Etymology
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Piedmont 

region in northern Italy, from Old Italian pie di monte "foot of the mountains," from pie "foot" (from Latin pes "foot," from PIE root *ped- "foot") + monte "mountain" (from PIE root *men- (2) "to project"). Related: Piedmontese.

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mons (n.)

from Latin mons (plural montes) "mountain" (from PIE root *men- (2) "to project"); used in English in various anatomical senses, especially mons Veneris "mountains of Love," fleshy eminence atop the vaginal opening, 1690s; often mons for short.

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brink (n.)
"edge or border of a steep place," early 13c., from Middle Low German brink "edge," or from a Scandinavian source akin to Danish brink "steepness, shore, bank, grassy edge," from Proto-Germanic *brenkon, probably from PIE *bhreng-, variant of *bhren- "to project; edge" (source also of Lithuanian brinkti "to swell").
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pre-eminent (adj.)

also preeminent, early 15c., "superior, distinguished beyond others, eminent above others," from Old French preeminent and directly from Medieval Latin preeminentem, from Latin praeeminentem (nominative praeeminens), present participle of praeeminare "to transcend, excel," literally "to project forward, rise above" (see pre-eminence). Related: Pre-eminently; preeminently.

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fad (n.)
1834, "hobby, pet project" (adjective faddy is from 1824), of uncertain origin. Perhaps shortened from fiddle-faddle. Or perhaps from French fadaise "trifle, nonsense," which is ultimately from Latin fatuus "stupid." From 1881 as "fashion, craze," or as Century Dictionary has it, "trivial fancy adopted and pursued for a time with irrational zeal."
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ultramontane (adj.)

1590s, from French ultramontain "beyond the mountains" (especially the Alps), from Old French (early 14c.), from Latin ultra "beyond" (from suffixed form of PIE root *al- (1) "beyond") + stem of mons "hill" (from PIE root *men- (2) "to project"). Used especially of papal authority, though "connotation varies according to the position of the speaker or writer." [Weekley]

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construct (n.)

1871 in linguistics, "group of words forming a phrase;" 1890 in psychology, "object in the mind formed by sense-impressions" (C.L. Morgan); 1933 in the general sense of "anything constructed;" from construct (v.) or a derived adjective, with altered pronunciation to distinguish noun from verb (as with produce, detail, project, compress, etc.).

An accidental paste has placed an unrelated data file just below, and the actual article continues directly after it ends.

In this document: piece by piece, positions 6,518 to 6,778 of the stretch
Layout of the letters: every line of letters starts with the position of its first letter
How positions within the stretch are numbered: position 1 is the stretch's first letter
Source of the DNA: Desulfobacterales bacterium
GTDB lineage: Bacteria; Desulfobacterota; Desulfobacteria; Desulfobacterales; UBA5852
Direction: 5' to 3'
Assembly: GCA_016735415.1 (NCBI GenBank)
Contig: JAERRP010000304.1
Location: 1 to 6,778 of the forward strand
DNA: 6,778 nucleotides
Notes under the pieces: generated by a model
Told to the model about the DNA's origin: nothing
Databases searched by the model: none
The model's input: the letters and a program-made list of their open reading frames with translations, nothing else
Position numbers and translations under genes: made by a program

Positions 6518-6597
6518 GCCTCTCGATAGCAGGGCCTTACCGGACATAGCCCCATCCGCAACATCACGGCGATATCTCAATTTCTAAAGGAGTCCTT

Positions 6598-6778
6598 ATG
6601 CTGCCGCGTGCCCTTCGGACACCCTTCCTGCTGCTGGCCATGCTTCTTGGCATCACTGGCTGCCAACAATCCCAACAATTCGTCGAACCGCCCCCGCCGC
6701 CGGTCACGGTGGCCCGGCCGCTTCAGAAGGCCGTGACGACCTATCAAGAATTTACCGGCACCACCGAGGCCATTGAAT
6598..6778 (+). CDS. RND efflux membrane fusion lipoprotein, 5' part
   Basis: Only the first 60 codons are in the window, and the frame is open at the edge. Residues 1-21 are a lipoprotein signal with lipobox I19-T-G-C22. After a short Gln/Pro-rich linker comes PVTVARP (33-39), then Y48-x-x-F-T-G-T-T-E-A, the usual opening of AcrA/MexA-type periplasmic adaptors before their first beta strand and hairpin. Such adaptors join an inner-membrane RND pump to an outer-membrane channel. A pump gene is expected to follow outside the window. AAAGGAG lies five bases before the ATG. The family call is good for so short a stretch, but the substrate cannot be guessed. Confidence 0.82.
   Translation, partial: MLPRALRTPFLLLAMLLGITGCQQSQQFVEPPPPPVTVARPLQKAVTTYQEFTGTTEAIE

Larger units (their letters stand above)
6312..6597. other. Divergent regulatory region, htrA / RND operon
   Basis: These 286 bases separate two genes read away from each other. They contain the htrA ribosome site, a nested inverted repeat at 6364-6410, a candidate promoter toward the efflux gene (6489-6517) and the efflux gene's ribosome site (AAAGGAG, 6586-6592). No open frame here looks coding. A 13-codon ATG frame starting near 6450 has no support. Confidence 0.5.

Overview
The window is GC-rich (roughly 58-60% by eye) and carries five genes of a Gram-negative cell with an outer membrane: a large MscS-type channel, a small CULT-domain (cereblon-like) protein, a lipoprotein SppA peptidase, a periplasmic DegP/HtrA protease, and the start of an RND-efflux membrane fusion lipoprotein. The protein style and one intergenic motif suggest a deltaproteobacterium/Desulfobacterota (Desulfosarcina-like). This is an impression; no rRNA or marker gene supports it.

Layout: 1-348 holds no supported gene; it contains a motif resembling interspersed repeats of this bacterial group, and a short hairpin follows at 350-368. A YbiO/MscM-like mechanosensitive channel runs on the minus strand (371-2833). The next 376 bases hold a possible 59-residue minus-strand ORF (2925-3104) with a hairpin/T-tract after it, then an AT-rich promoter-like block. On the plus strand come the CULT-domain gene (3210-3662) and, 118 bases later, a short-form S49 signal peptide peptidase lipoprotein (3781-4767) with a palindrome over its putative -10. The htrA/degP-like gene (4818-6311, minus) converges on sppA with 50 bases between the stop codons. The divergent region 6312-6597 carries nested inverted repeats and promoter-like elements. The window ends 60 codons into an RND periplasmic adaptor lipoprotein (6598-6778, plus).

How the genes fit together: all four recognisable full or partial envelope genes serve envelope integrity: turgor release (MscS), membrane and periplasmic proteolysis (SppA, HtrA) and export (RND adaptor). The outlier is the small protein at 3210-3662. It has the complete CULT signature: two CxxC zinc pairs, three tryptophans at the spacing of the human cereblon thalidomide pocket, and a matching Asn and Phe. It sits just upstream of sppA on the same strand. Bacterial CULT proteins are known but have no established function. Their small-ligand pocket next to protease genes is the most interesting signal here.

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rakish (adj.)

1706, of persons, also style or appearance, carriage, etc., "debauched, disreputable, having the manners or appearance of a libertine or idle and dissolute person," from rake (n.2) + -ish. Related: Rakishly; rakishness.

The meaning "smart, jaunty, dashing" (1824), at first of ships, is said to be a different word, from nautical rake "slant, slope" (1620s), used of the projection of the upper part of a ship's hull at stem and stern beyond the extremities of the keel, later especially in reference to any deviation from the vertical in a ship's masts. That word is of uncertain origin, perhaps from Scandinavian (compare Old Swedish raka "project, reach;" Danish rage "protrude, project") related to Old English reccan "stretch." "The piratical craft of former times were distinguished for their rakish build" [Century Dictionary].

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imminence (n.)

c. 1600, from Late Latin imminentia, from Latin imminentem (nominative imminens) "overhanging; impending," present participle of imminere "to overhang, lean towards," hence "be near to," also "threaten, menace, impend, be at hand, be about to happen," from assimilated form of in- "into, in, on, upon" (from PIE root *en "in") + -minere "jut out," which is related to mons "hill" (from PIE root *men- (2) "to project"). 

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excursion (n.)

1570s, "a deviation in argument," also "a military sally," from Latin excursionem (nominative excursio) "a running forth, sally, excursion, expedition," figuratively "an outset, opening," noun of action from past-participle stem of excurrere "run out, run forth, hasten forward; project, extend," from ex "out" (see ex-) + currere "to run" (from PIE root *kers- "to run"). Sense of "journey" recorded in English by 1660s.

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